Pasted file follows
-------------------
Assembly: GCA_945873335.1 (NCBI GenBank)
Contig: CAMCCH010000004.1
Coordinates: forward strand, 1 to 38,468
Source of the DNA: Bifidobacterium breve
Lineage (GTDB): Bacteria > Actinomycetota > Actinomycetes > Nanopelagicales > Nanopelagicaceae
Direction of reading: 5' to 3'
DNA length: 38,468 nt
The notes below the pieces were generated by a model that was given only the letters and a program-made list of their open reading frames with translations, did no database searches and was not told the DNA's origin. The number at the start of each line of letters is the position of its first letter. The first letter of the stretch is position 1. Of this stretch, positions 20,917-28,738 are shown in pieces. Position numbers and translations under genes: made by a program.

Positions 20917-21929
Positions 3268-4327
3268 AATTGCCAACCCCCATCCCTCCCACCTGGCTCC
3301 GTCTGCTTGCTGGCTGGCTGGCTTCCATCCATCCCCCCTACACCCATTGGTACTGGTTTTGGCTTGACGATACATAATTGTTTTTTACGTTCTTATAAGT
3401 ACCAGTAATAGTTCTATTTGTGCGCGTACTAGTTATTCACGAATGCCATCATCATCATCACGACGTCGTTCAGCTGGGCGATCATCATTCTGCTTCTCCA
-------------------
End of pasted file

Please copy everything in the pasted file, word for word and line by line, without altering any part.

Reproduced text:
Assembly: GCA_945873335.1 (NCBI GenBank)
Contig: CAMCCH010000004.1
Coordinates: forward strand, 1 to 38,468
Source of the DNA: Bifidobacterium breve
Lineage (GTDB): Bacteria > Actinomycetota > Actinomycetes > Nanopelagicales > Nanopelagicaceae
Direction of reading: 5' to 3'
DNA length: 38,468 nt
The notes below the pieces were generated by a model that was given only the letters and a program-made list of their open reading frames with translations, did no database searches and was not told the DNA's origin. The number at the start of each line of letters is the position of its first letter. The first letter of the stretch is position 1. Of this stretch, positions 20,917-28,738 are shown in pieces. Position numbers and translations under genes: made by a program.

Positions 20917-21929
Positions 3268-4327
3268 AATTGCCAACCCCCATCCCTCCCACCTGGCTCC
3301 GTCTGCTTGCTGGCTGGCTGGCTTCCATCCATCCCCCCTACACCCATTGGTACTGGTTTTGGCTTGACGATACATAATTGTTTTTTACGTTCTTATAAGT
3401 ACCAGTAATAGTTCTATTTGTGCGCGTACTAGTTATTCACGAATGCCATCATCATCATCACGACGTCGTTCAGCTGGGCGATCATCATTCTGCTTCTCCA